A Public Health Policy Approach To Rising Sea Levels

by Sarah Whitney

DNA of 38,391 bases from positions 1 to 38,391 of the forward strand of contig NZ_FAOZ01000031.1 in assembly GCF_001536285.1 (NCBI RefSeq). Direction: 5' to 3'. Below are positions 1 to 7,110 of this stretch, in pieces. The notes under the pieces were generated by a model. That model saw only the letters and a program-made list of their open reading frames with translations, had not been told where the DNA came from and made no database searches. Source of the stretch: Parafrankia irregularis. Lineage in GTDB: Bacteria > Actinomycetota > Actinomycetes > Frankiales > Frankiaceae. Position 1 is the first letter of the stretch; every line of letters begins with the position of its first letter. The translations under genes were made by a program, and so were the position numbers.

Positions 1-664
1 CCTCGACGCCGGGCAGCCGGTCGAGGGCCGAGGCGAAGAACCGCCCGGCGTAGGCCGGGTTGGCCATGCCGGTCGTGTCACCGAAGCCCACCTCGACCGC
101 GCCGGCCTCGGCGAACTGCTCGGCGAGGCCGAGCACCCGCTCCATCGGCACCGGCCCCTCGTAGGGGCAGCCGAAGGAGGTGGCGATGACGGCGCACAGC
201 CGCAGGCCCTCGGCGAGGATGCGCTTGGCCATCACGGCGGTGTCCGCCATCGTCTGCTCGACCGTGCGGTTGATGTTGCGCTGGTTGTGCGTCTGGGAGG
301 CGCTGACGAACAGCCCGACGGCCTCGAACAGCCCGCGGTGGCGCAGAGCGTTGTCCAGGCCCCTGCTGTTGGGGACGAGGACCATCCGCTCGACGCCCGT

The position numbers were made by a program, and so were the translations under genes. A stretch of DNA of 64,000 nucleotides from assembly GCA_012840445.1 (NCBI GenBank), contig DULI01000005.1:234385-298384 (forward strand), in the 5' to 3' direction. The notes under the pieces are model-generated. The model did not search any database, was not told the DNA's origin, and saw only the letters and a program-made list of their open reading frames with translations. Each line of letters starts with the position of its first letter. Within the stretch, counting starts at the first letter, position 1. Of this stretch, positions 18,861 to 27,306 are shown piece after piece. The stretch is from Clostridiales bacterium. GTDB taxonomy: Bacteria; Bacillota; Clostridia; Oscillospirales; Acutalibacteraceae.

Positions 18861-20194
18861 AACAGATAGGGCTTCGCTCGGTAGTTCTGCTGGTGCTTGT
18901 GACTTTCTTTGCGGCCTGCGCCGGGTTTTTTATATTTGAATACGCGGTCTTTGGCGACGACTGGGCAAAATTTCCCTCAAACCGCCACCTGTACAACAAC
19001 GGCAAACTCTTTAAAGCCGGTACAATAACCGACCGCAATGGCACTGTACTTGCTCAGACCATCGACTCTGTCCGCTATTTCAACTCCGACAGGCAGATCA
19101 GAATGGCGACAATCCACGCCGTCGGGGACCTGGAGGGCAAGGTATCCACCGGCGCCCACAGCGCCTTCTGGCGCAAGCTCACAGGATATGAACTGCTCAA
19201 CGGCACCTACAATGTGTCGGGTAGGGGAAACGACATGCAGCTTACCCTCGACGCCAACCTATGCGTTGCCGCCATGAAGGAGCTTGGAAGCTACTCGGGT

Robin Kundis Craig (2010) concludes that it is absurd to expect governments to put policies in place now that predict and manage the long-term effects of rising sea levels. Craig argues that governments can prevent the extent of damages caused by rising sea levels by implementing a policy focusing directly on public health. She notes that scientists are still unsure exactly how high the seas will rise. Their predictions, she states, are uncertain as they are based upon scientific assumptions and factors like the effect of current and future mitigation methods, (the methods combating greenhouse gas emission). Craig also states that it is unreasonable to define adaptive measures to govern climate change almost three centuries from now as new information will inevitably arise. One can reasonably assume however, that humans will still retain the same basic desires such as health and comfortable living conditions in the distant future. This assumption can be used to form a preventative policy that benefits society without the need to fully comprehend all the uncertainties of rising sea levels. A public health approach aimed at the needs and concerns of humans is an adaptable policy that can remain stable as the discoveries and effects of climate change arise. Continue reading